Yes, I would say so, we now have a generation of creatives coming through which is really exciting, filmmakers, fashion designers, actors and directors who are finally getting the opportunity to show their work. I think it’s a very exciting place to be and one would hope the ground is fertile enough to allow them to grow and there’s an industry here that allows them to grow. Black British actors who are coming up now, don’t have to go to America - they can go out of choice, unlike my generation who had to because there was no work here. I would say there’s a much more viable Black British culture now, one that’s been allowed to grow, and one hopes that it’s allowed to flourish.

What would you like audiences to look out for in the series, and what do you hope they’ll take away from it?

The significance of these moments. Rather than just thinking that was a really good song, but to look at it in the pantheon of those cultural moments and the continuation of the black cultural story – you really begin to see how important these moments were for black culture and how much it inspired the world and still does.

I hope people will see the totality of the African American cultural significance and how much it has inspired and continues to inspire the world.

And that’s not by accident. I do think black creativity which has long fought to break out of the box that people have put it in, is now seen as global. It’s really exciting and hopefully we can continue to make inroads into making black culture mainstream culture and not pigeonholed.


Since childhood, British actor David Harewood has loved America and American Culture: the particular energy of its music, movies and performers. A decade ago, David made it big in the US when he starred in the hit series Homeland. Now he is on a journey to find out more about the African Americans who shaped his life and changed the world.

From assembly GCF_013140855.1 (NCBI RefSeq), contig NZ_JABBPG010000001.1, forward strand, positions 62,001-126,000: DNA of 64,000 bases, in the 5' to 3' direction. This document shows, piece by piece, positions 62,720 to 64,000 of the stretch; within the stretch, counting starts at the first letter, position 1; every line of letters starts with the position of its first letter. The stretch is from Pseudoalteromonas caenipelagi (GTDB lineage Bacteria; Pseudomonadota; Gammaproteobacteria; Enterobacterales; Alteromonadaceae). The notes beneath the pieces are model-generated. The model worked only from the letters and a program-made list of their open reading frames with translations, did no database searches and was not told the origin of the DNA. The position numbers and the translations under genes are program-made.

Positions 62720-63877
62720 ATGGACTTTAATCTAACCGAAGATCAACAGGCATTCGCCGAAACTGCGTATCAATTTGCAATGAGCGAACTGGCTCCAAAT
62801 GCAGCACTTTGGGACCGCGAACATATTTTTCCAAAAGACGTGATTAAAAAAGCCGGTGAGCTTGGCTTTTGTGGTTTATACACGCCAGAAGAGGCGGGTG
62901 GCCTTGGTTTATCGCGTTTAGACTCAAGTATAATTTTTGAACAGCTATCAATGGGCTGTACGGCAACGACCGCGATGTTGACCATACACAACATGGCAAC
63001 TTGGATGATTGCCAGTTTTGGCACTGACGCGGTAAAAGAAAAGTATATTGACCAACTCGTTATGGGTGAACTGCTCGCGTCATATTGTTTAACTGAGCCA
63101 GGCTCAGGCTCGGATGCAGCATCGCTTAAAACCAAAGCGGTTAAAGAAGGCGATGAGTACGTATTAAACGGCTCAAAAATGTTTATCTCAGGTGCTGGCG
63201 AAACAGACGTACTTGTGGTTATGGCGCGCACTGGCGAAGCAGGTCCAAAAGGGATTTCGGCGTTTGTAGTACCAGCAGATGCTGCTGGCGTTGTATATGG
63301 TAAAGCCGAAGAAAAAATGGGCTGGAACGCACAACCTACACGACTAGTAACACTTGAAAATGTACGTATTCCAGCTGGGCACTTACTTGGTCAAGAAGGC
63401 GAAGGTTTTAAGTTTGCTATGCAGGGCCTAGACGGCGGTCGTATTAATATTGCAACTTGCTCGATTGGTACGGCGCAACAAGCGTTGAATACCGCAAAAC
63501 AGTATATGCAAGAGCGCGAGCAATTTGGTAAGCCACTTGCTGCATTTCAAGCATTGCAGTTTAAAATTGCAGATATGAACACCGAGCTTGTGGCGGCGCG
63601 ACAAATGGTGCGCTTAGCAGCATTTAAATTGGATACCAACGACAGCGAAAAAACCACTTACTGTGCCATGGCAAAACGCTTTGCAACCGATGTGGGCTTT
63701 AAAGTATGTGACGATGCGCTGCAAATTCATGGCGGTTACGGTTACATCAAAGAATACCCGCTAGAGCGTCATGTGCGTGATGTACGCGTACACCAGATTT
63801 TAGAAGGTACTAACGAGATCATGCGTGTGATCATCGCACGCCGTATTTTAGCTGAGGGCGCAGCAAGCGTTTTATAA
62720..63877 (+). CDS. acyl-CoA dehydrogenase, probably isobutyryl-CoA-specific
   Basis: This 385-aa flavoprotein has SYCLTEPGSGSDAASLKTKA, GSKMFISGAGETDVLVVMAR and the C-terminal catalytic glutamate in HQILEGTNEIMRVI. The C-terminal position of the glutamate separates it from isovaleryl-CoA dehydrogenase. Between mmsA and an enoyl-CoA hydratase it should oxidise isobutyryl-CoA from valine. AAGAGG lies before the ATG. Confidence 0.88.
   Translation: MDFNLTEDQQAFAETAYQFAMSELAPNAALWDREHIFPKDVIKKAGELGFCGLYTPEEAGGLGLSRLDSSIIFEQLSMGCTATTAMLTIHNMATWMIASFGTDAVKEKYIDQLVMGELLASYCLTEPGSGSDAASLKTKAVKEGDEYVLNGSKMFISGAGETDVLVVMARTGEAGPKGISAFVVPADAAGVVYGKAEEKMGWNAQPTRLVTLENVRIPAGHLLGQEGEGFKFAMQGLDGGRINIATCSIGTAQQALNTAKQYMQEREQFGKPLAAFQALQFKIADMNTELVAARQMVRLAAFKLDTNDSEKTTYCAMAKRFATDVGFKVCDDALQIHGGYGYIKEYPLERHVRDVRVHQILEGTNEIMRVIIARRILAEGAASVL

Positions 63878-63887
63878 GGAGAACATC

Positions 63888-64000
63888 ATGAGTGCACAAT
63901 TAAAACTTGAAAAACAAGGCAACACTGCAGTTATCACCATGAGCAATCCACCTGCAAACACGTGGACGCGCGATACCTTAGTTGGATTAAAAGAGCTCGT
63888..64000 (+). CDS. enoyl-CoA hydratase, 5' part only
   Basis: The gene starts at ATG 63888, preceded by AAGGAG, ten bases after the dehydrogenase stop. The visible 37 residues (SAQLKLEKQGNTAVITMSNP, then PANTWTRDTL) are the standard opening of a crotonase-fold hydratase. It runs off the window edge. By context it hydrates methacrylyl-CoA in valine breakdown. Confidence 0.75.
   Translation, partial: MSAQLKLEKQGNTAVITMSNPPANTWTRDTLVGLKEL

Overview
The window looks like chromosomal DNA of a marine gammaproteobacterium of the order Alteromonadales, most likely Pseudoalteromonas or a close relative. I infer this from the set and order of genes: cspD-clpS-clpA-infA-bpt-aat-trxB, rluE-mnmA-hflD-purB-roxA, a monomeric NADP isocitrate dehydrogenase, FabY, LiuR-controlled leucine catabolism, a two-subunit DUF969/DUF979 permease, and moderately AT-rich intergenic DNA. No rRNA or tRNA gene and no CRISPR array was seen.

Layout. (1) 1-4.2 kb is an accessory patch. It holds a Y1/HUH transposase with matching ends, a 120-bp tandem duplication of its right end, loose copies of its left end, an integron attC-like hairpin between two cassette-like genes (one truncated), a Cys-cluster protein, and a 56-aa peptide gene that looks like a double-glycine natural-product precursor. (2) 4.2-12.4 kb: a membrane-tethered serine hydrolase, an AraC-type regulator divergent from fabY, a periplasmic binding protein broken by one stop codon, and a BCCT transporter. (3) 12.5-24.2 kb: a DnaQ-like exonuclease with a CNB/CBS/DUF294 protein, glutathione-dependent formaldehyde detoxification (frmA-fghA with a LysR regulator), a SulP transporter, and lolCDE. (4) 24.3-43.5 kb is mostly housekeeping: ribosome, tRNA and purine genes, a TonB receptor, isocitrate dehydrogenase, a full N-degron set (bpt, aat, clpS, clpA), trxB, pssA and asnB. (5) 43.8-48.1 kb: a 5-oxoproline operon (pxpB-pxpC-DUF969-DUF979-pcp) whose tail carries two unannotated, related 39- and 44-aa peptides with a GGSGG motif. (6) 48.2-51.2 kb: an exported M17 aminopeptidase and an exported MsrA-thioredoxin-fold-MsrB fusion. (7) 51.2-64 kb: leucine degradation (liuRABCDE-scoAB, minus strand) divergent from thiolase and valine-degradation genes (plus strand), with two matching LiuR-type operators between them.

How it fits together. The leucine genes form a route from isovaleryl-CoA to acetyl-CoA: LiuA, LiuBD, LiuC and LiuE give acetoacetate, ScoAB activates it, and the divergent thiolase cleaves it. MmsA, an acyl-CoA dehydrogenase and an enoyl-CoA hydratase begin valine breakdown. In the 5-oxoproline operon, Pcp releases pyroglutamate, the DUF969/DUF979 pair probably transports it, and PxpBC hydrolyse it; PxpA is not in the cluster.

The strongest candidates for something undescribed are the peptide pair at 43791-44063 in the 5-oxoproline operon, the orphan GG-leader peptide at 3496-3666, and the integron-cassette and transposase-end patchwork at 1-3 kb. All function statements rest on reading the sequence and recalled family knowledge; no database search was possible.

Witnessing first-hand the influence black America has had on the world, David reveals the game-changing moments and seismic turning points when African American creatives transformed popular culture, starting in the 1960s, the decade of his birth, and taking us through to the present day.

Meeting pioneering musicians, actors, filmmakers and choreographers and hearing from writers and commentators, David goes to the heart of what makes African American culture so distinct, and tells us the story of how it won over the world.

Contributors include Smokey Robinson, Nile Rodgers, choreographer Jeffrey Daniel, actor Jon Amos who played Kunta Kinte in the ground-breaking TV series Roots, rapper Monie Love, director & producer Allen Hughes (The Hughes Brothers) and Lee Grant, Sydney Poitier’s co-star in the classic thriller In The Heat of the Night.

A Milk and Honey production. The Director is Geoff Small and the Executive Producer is Lucy Pilkington for Milk and Honey. The Commissioning Editor is David Upshal.

Get On Up: The Triumph of Black America - Thursday 30 March 2023 on BBC Two.

Source BBC TWO

March 28, 2023 3:00am ET by BBC TWO